Claim:   Mother seeks medical help for her son, 10-year-old Kaleb Owens, a boy in a minimally conscious state.

Status:   True.

Example:   [Collected via e-mail, March 2007]

Hello, my name is Amy Stockton. I am from Cortland, Ohio. I am writing in hopes that eventually this email will fall into the right hands.

My son, Kaleb Owens whom is 10 years old, was tragically run over in October of 2005. He was attending a Sunday School party when he fell off of a hayride and his head was run over by the tire. He was in a coma for three months woke up to a minimally conscious state. He has been this way ever since. Over the course of the past seventeen months, I have been doing a lot of research on the minimally conscious state and ways to raise consciousness. I came across “DEEP BRAIN STIMULATION”. This is a study being done and has been done on individuals with altered levels of consciousness. I got in contact with Dr. Nicholas D. Schiff in New York, he performed this procedure with success. Sadly, at the facility that he does his research in, they have strict guidelines on their clinical trials. Kaleb can not be part of the study their because of his age. These are only the guidelines at Cornell or Weill University. These are not the clinical guidelines

I am searching for a facility, hospital, university, etc. that have different guidelines than that of Weill. I believe that children should not be excluded from this research. We have thousands of children in the US that lay in these different states of consciousness. Some are there because of shaking, accidents, drownings and many other reasons. Our children are the future. We set the standards for them. By having children as part of this study, we can be giving them years back. Years that they may have lived in a dark, lonely place. Only aware at times when even then they could not express how to get out of that head that they are trapped in.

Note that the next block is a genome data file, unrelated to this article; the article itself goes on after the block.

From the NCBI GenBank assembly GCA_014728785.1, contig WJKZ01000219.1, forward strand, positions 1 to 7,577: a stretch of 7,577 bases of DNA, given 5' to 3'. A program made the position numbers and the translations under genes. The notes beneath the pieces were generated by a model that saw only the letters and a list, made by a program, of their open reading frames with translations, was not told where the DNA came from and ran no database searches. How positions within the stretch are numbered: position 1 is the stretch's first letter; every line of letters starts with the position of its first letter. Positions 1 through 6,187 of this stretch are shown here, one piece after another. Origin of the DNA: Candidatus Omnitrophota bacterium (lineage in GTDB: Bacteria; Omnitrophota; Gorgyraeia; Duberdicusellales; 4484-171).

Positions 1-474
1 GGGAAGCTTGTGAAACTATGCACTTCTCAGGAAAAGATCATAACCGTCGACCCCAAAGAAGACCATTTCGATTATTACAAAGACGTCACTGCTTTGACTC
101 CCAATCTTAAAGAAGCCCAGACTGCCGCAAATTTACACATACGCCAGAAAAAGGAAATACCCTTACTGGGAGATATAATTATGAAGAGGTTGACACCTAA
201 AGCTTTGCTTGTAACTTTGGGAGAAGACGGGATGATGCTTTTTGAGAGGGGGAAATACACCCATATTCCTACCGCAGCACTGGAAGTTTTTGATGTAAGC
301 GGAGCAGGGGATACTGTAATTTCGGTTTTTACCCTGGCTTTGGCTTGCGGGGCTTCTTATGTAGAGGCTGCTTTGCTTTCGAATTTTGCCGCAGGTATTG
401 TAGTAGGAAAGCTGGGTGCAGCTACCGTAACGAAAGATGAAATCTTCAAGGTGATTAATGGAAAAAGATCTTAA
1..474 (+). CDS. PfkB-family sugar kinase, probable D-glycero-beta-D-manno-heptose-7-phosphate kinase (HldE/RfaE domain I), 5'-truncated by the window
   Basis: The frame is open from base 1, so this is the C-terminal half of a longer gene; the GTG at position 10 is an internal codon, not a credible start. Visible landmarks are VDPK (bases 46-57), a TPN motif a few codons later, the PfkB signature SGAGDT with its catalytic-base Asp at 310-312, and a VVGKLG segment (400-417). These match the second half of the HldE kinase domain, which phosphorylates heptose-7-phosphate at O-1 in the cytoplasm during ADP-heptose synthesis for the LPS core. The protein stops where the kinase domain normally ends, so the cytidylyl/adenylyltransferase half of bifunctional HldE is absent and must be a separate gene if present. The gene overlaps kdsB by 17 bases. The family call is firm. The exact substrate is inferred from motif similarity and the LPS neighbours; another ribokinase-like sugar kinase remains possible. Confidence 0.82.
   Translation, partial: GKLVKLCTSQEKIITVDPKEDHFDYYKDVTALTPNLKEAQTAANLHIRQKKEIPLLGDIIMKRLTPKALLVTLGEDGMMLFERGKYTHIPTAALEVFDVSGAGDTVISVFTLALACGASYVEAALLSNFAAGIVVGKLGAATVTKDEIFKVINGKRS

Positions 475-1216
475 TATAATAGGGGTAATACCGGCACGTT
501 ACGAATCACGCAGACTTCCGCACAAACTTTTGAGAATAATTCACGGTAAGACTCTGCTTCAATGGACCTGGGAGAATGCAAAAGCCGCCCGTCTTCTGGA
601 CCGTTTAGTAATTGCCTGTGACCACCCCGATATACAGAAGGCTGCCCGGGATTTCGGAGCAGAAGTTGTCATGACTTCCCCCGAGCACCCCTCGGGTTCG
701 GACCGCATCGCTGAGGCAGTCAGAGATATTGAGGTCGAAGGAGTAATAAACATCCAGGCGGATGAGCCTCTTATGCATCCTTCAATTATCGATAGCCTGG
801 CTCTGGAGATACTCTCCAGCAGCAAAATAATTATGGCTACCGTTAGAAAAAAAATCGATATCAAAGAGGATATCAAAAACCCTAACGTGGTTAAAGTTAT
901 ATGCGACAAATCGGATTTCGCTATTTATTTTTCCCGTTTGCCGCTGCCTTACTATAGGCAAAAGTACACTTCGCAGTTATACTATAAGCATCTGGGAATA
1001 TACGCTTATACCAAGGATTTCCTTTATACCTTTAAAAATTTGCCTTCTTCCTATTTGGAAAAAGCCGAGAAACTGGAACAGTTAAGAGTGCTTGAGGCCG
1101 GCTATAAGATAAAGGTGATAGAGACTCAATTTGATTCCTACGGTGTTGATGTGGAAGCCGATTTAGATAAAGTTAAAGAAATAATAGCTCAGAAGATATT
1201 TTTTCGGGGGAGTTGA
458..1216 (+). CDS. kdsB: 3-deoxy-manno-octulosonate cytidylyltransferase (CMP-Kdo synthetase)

My Goal is to pass this across the country. Hoping that maybe this simple email will fall into the hands of a neurosurgeon that is working on this study and is not limited by age.

After forwarding this to as many people as you can, you will not have this great miracle happen in as many minutes as the number of people you sent this to. I will tell you what you will do, by forwarding this, you will pass on a mother’s desperation to have her son’s quality of life just a little bit better. You may have a part in making Kaleb a part of study that could help him wake up, it could save his life. Only you have the power to hit “forward”.

Thank you.
Amy Stockton
407 Orchard Lane
Cortland, Ohio 44410 email me with any information.

Origins:   As detailed above, in October 2005 8-year-old Kaleb Owens sustained a severe head injury when he fell off a wagon during a Sunday School hayride and was run over by one of the cart’s wheels. The immediate prognosis was grim, but Kaleb survived surgery and the placement of a shunt in his head, and three months later he emerged from a coma that doctors thought would be irreversible.


Kaleb (who is now 10 years old) did not fully recover from his coma and since January 2006 has remained in what is known as a “minimally conscious state,” or MCS (essentially a state in which a patient is awake and has limited awareness but is unable to communicate meaningfully or perform any meaningful activities of daily living). Kaleb’s mother, Amy Stockton, is hoping to find a medical research facility that will perform a deep brain stimulation (DBS) procedure on her son, a technique that has been studied by researchers such as Nicholas Schiff at Weill Cornell Medical College in New York City and involves using an electrode implanted in the brain to electrically stimulate the thalamus and send sensory information to the cerebral cortex of MCS patients, thereby possibly helping them to recover consciousness. (Kaleb is too young to qualify for DBS clinical trials conducted at Weill.)

Amy is chronicling her (and Kaleb’s) story and progess on a section of the CaringBridge web site.

Last updated:   17 April 2007


  Sources Sources:

    WYTV-TV [Cleveland].   “Praying for Kaleb.”

    19 January 2006.